1. Tofu and mango puree

Image: Shutterstock

You can serve this recipe to your baby or toddler as a midday snack. It not only tastes good but also has many health benefits.

You will need:

  • ½ cup plain soft tofu
  • 1 cup mango pulp (diced) 

How to:

  1. Chop the tofu into small chunks.
  2. Blend tofu and diced mango until you get a smooth mixture or puree-like consistency.
  3. Pour out the mixture into a bowl and serve.

Tip: You can add half a cup of Greek yogurt and one tablespoon of nuts and seeds powder to this recipe. It will intensify the nutritional value of the recipe.

2. Tofu scramble

Image: iStock

Serve it with baked sweet potato, pitta bread, whole grain bread, or steamed rice for breakfast or dinner. Add chunks of seasonal vegetables to enhance the overall nutritional value of the recipe.

Adding vegetables makes it a great source of vitamins and minerals. It is a hearty and delicious plant based alternative to scrambled eggs.

You will need:

  • 8oz regular or firm tofu
  • ½ cup red onion (finely sliced)
  • ½ cup green bell peppers (finely chopped)
  • ½ cup corn kernels
  • 2tbsp virgin olive oil
  • Salt, to taste

How to: 

  1. Take a few tofu slabs of medium thickness. Pat them dry and keep them aside for 10-15 minutes.
  2. Meanwhile, take a thick bottom frying pan and pour two tablespoons of olive oil in it.
  3. As the oil gets heated, put sliced onions to it and sauté until they turn golden brown.
  4. Now add green pepper and corn kernels and cook them until they turn crisp.
  5. Add a pinch of salt and stir. Cook until all the veggies get softened.
  6. Meanwhile, take a fork and scramble the tofu slabs.
  7. Once done, add the scrambled tofu into the pan. Sauté the mixture for two to three minutes. Stir constantly and cook the mixture for an additional five minutes or until the tofu is slightly browned.
  8. Serve immediately with baked potatoes, toast, or steamed rice.

Tip: You may add some safe herbs like oregano to this recipe. You may also add some homemade tomato sauce to enhance taste.

3. Banana and tofu smoothie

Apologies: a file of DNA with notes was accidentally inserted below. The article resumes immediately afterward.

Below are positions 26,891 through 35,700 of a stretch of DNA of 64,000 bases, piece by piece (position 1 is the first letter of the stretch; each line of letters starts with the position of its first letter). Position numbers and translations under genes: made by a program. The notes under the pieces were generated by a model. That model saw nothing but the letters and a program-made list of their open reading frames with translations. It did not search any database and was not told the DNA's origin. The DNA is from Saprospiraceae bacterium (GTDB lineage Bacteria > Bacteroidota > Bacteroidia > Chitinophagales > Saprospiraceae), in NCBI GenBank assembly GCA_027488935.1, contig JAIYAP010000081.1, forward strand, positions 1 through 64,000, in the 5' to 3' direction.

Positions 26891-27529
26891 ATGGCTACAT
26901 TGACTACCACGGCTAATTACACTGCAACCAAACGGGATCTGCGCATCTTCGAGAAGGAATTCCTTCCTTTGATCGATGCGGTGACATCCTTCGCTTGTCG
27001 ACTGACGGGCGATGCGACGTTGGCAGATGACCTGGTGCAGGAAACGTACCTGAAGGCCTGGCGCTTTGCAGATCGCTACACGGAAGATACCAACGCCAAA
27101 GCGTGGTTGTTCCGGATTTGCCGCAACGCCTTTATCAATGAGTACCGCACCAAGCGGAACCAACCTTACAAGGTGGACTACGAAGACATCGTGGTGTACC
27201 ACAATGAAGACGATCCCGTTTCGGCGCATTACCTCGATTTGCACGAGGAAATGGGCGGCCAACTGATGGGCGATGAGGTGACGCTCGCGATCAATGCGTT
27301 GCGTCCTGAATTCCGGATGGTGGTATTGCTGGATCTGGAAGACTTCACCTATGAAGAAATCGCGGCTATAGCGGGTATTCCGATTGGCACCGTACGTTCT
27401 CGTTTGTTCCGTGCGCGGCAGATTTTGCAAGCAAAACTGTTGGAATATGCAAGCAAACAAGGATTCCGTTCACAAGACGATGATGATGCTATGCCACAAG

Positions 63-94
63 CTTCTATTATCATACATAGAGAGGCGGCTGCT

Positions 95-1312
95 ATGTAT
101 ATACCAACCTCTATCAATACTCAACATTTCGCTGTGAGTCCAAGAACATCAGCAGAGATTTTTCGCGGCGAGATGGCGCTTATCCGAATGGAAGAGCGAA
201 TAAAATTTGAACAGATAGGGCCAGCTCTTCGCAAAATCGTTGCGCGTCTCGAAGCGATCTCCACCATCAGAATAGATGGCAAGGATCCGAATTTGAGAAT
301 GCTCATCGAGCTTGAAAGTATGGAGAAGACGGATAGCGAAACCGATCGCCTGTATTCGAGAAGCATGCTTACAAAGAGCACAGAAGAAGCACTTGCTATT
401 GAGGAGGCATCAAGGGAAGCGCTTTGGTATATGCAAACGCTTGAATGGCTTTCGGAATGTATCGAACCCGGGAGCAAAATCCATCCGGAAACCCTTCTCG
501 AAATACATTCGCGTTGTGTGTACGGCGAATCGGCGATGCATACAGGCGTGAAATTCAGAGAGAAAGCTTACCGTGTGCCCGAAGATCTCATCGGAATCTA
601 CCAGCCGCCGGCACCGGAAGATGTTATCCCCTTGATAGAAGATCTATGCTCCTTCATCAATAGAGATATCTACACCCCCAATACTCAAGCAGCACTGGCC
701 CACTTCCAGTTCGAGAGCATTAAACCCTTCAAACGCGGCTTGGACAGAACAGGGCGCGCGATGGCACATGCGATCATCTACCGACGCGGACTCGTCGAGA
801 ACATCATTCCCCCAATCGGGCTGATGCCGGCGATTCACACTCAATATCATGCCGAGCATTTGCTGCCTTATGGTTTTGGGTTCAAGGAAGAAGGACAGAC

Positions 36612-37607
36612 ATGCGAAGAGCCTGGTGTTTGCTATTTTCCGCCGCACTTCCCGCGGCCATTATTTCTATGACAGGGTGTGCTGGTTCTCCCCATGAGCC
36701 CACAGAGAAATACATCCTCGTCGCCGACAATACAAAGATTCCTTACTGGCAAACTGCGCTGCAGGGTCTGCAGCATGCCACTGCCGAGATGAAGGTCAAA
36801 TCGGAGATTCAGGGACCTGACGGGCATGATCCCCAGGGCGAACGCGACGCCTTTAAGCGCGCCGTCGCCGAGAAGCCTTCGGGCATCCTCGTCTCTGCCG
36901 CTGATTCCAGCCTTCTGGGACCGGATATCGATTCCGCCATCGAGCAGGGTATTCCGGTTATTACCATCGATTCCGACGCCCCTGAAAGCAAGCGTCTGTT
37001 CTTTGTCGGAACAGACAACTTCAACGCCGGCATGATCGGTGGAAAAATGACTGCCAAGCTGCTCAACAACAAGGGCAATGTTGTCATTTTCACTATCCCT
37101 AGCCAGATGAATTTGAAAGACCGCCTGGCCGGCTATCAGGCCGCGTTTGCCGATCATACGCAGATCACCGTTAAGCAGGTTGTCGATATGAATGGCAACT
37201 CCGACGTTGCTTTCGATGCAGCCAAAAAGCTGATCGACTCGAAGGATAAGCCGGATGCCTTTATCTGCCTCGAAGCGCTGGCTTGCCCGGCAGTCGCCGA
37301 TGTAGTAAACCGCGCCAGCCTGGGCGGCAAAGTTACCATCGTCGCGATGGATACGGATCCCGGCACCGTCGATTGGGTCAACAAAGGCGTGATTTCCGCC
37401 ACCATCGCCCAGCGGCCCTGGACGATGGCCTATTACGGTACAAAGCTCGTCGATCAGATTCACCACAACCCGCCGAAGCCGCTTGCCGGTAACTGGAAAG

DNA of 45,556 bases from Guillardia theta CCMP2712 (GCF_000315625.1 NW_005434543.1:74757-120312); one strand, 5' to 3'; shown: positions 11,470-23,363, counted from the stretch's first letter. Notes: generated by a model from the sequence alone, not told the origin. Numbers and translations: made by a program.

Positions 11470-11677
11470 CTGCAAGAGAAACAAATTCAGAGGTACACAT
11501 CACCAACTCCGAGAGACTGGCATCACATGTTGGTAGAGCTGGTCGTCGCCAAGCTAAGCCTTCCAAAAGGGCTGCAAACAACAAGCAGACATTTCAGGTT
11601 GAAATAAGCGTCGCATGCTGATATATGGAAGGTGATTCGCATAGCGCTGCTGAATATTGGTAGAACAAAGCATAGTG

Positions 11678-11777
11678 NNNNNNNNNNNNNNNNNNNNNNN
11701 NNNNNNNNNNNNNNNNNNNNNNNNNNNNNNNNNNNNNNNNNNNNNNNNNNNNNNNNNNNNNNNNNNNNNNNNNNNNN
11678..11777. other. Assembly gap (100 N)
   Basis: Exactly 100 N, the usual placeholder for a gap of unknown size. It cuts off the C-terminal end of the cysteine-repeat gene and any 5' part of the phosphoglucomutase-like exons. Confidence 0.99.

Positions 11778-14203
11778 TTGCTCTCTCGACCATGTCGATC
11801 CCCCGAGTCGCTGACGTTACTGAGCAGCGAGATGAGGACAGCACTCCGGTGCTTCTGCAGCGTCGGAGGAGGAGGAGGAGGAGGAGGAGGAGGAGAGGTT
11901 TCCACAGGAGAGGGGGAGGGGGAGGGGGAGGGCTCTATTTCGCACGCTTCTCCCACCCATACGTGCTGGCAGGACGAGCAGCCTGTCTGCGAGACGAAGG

Image: iStock

One glass of this smoothie can provide more than 250 calories and thus is a healthy choice to meet your child’s growing nutritional needs. Though there is nothing unsafe about having banana in the night, you may give this as an evening snack. Choose a banana that is fully yellow in color, which is an indication of ripeness.

You will need:

  • 1 cup silken tofu
  • 1 banana (sliced)
  • 1 cup Greek yogurt (or plain yogurt or flavored yogurt)
  • 1tbsp cocoa powder
  • 1tbsp dried fruit powder
  • 1 cup water

How to:

  1. Take a blender and add all the ingredients in it.
  2. Blend tofu with all the ingredients until you get a smooth consistency drink. Ensure there are no lumps.
  3. Serve it immediately or refrigerate it before serving.

Tip: You may top the drink with finely chopped nuts. However, ensure that the nuts are thinly sliced to avoid choking.

Frequently Asked Questions

1. Can I give babies raw tofu?

Babies can eat scrambled raw tofu from six months of age. Silken tofu is an excellent choice to serve mashed or scrambled tofu to babies. Alternatively, you can serve two-inch-thick sticks of the firm or extra-firm tofu to your baby for self-feeding.

2. Does cooking tofu destroy nutrients?

Cooking tofu doesn’t destroy its nutrients. Instead, cooking methods, such as boiling and steaming, can help destroy or deactivate some anti-nutrients in tofu (13).

3. Can I freeze tofu baby food?